Why Not Both?

Kyle Rowland writes:

I was recently discussing the correlation between race and life outcomes. I pointed out what I think is the most salient truth in modern politics:

When groups of millions of people are systematically doing worse, or better, there must be an explanation. If the explanation is not that the different groups have different traits, then the explanation must be some system of oppression that wrongfully suppresses the potential of certain groups. It does no good to do the fashionable conservative thing and dodge around the question of group differences, when that question determines your innocence or guilt in the greatest moral question of our time.

Someone asked: Why do we have to choose one explanation or the other? Surely some part of the difference could be due to different traits, while another portion of the difference could be due to oppression!

Well, you do have to choose one explanation or another. Let us suppose that a man goes to doctors because he has a sore on his back. Different hypotheses compete — one doctor believes they are from an autoimmune reaction, the other believes they are from a bacterial infection.

The sore is sampled, and bacteria of a type that produces such sores are found.

We now have an explanation for the sore. While it is not strictly impossible that both doctors are correct, we need nothing more than the bacterial infection to explain the sore. Now, if an autoimmune reaction was also behind the existence of the sore, it would simply be by coincidence. We are not forced to raise our estimated probability of said reaction due to the presence of the symptom, because we already have an explanation for the symptom.

Every competent doctor understands this. Now let us suppose that the career of the doctor who claims the sore was an autoimmune reaction depends upon him being correct.

That doctor will NOT say: yes, indeed we found bacteria at the site of the sore, but only part of the sore is caused by bacteria. We happened to sample that part. If we sample another part, we’ll find no bacteria, because that other part of the sore is due to the autoimmune reaction. We’re both right!

While this may seem convincing to some laypeople, it is absolutely idiotic and unbelievable to people familiar with the subject matter.

Our imperiled doctor will, instead, cast doubt upon the findings. He has several avenues of attack: perhaps the people who cultured the bacteria accidentally introduced it. Such things happen. Perhaps the people who drew the sample got it mixed up with another sample. Such things happen. Perhaps the method of culturing the bacteria is itself flawed, with an error rate too high to make a useful determination. Perhaps those who are casting doubt on his diagnosis are junior to him, and they are speaking from ignorance. Perhaps those who are casting doubt on his diagnosis are senior to him, and are speaking from arrogance.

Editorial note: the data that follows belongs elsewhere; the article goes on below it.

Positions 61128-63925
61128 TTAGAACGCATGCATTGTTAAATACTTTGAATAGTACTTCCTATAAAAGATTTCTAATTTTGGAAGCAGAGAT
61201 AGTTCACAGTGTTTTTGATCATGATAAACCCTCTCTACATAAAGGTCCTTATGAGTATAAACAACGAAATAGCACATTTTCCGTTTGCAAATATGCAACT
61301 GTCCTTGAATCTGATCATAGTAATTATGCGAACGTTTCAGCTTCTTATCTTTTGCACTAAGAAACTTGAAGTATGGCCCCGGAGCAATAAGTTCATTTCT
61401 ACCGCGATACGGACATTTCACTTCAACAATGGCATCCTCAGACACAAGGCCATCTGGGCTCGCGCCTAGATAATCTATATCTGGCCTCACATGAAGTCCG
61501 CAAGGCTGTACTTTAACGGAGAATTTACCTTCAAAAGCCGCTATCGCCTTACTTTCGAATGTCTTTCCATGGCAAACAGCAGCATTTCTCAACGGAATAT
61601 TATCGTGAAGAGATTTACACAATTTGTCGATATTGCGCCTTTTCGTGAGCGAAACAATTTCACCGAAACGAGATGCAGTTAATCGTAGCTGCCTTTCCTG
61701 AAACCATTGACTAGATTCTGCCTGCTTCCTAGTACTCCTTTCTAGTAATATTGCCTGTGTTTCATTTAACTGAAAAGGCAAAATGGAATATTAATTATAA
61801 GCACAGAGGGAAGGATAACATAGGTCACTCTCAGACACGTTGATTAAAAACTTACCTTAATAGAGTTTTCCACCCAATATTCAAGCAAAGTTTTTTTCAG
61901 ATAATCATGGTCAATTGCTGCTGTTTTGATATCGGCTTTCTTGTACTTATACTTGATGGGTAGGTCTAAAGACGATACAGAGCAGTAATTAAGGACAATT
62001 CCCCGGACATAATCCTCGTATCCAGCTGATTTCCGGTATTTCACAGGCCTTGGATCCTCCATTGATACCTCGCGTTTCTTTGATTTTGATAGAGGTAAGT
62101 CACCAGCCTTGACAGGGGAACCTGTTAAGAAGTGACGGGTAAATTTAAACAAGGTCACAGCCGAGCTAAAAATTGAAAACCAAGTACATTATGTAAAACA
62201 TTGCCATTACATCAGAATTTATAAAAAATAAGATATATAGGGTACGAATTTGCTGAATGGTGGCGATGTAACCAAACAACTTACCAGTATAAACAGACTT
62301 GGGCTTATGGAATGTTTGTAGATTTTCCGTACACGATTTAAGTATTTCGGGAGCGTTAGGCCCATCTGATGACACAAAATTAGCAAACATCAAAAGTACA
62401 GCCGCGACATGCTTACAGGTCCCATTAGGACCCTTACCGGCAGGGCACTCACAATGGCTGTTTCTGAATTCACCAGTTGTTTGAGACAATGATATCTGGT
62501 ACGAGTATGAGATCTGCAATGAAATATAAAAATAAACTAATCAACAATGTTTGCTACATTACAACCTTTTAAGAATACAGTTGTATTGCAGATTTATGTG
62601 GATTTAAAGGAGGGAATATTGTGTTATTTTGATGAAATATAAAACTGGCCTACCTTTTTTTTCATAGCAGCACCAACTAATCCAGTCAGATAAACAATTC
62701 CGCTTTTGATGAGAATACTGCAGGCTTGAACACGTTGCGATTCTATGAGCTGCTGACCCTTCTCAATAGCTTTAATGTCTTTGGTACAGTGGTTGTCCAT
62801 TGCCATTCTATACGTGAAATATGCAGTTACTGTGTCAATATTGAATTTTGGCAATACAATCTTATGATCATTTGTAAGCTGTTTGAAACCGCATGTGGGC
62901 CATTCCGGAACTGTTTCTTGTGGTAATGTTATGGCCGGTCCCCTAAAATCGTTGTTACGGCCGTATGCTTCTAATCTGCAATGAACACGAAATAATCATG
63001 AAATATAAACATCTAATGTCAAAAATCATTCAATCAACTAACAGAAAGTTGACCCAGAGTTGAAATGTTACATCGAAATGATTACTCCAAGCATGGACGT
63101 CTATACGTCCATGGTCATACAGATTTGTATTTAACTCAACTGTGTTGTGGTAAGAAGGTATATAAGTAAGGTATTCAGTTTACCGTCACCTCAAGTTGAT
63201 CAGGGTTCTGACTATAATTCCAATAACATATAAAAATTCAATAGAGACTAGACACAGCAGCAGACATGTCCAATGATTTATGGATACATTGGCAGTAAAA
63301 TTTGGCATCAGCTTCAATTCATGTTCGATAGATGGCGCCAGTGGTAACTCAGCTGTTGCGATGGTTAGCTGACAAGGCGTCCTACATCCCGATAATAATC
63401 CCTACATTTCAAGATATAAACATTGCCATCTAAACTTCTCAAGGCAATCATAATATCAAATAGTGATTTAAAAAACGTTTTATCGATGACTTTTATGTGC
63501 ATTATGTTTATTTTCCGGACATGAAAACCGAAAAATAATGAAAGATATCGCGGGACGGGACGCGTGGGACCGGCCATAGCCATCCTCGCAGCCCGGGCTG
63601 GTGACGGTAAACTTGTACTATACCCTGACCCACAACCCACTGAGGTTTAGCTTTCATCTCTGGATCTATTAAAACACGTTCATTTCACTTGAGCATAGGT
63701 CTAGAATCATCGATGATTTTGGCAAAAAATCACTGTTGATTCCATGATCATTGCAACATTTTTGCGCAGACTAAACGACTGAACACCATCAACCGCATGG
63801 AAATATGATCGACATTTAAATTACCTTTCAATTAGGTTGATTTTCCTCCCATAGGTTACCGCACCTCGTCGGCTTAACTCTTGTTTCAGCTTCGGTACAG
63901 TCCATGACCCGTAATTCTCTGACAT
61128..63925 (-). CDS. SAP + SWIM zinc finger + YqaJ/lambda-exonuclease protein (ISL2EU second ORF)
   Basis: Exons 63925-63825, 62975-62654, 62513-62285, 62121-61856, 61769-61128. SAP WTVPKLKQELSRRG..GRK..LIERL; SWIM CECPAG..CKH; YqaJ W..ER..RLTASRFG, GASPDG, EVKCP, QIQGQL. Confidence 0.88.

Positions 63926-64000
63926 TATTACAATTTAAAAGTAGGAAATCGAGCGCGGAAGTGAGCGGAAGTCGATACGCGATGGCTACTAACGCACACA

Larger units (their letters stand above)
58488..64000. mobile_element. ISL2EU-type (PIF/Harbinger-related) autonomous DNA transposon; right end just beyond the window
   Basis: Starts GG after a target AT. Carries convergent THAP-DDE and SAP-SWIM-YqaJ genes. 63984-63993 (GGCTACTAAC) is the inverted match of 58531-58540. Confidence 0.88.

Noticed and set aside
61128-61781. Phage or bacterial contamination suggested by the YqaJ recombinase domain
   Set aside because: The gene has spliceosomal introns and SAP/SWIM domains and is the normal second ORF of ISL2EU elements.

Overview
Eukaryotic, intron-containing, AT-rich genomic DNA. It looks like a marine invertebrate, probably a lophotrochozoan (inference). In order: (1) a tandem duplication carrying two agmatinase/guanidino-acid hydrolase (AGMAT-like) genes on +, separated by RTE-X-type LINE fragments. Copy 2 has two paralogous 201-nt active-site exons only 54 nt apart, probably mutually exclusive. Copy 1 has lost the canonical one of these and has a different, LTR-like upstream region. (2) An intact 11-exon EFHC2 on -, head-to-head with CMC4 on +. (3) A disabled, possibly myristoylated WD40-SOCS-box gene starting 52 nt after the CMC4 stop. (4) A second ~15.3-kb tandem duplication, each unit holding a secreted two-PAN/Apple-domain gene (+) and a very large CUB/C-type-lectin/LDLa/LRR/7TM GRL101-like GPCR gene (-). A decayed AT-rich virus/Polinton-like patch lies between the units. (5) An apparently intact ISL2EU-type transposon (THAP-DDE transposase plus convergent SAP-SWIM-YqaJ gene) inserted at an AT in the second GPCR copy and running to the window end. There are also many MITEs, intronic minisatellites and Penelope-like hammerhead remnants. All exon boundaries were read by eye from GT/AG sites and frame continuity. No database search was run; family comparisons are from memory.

These are all much better tactics than accepting the test results. There are uncertainties everywhere – the strategy of maximizing their apparent relevance, while mixing in doubt about everyone involved, is a very good strategy if one has the social capital to pull it off.

A layperson sitting at the sidelines might say – what is all this fuss over? Maybe both doctors are right!

Sadly, it’s almost impossible for both doctors to be right. Both doctors know this, even if the layperson doesn’t.

We are in an analogous situation when it comes to the study of variation in human traits.

If it is true that there is a large variation in human traits, particularly intelligence, that is sufficient to explain vast differences in economic and other sociological outcomes.

If we already have an explanation for vast differences in outcome, there is no need to posit a system of oppression that is forcing millions of people into suboptimal outcomes based on their race and class.

It’s not strictly impossible that there are both trait differences, and a system of oppression that forces millions of people into suboptimal outcomes based on race and class. However, pretty much the entire reason to believe that such a system exists, is the differential outcomes themselves. If we have an convincing alternate explanation for those differences, the case basically evaporates.

Theoretically, there could be lots of stuff besides differential outcome to point to in order to support the systematic oppression idea. However, there just isn’t much. The stereotype threat idea failed to replicate. The majority-minority dynamic idea runs headfirst into the incredible success of Asians and Jews. On the other hand, the hereditarians have concrete finding after concrete finding to point to — often coming from scientists who were trying desperately to avoid coming to said conclusions.

It’s not impossible to imagine situations where ’both-sides-ism’ is a logical stance. However, in the case of explaining group outcome differences, as in the case of explaining the patient’s back sore, ‘both-sides-ism’ simply reveals ignorance about the subject matter. One explanation must prevail, or the other.

About Luke Ford

I've written five books (see Amazon.com). My work has been followed by the New York Times, the Los Angeles Times, and 60 Minutes. I teach Alexander Technique in Beverly Hills (Alexander90210.com).
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